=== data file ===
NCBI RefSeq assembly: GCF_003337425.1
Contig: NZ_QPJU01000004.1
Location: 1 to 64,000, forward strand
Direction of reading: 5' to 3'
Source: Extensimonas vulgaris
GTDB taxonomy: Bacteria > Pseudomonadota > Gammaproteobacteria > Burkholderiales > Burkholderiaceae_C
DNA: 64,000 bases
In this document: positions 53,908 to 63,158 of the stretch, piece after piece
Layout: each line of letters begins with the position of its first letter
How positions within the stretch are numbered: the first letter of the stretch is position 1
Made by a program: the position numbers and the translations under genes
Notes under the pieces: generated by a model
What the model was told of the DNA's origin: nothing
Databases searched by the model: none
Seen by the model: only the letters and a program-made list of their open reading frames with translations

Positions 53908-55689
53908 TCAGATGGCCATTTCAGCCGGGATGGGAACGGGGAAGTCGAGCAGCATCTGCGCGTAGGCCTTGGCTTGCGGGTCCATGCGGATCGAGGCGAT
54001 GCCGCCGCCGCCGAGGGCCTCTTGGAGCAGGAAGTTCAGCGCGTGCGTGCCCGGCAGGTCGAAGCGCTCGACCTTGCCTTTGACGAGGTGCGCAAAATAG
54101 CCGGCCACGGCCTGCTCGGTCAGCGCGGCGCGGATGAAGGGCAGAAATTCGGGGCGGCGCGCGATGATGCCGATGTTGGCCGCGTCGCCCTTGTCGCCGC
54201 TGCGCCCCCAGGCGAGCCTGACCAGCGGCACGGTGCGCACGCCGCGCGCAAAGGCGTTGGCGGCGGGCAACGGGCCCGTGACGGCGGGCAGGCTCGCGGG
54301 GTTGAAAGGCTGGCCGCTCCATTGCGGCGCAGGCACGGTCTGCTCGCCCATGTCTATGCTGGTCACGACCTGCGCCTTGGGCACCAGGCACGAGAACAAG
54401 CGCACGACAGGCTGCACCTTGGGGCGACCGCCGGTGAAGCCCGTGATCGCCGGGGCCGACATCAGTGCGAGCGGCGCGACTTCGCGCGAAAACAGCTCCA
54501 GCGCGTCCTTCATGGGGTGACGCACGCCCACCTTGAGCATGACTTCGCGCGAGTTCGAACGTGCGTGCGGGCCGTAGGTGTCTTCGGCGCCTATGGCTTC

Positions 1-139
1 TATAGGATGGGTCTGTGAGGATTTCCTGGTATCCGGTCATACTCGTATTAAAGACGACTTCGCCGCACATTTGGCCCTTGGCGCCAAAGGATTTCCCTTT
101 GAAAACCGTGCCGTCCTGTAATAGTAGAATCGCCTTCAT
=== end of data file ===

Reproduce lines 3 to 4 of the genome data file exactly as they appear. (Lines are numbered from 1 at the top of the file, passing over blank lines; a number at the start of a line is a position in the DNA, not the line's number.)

Location: 1 to 64,000, forward strand
Direction of reading: 5' to 3'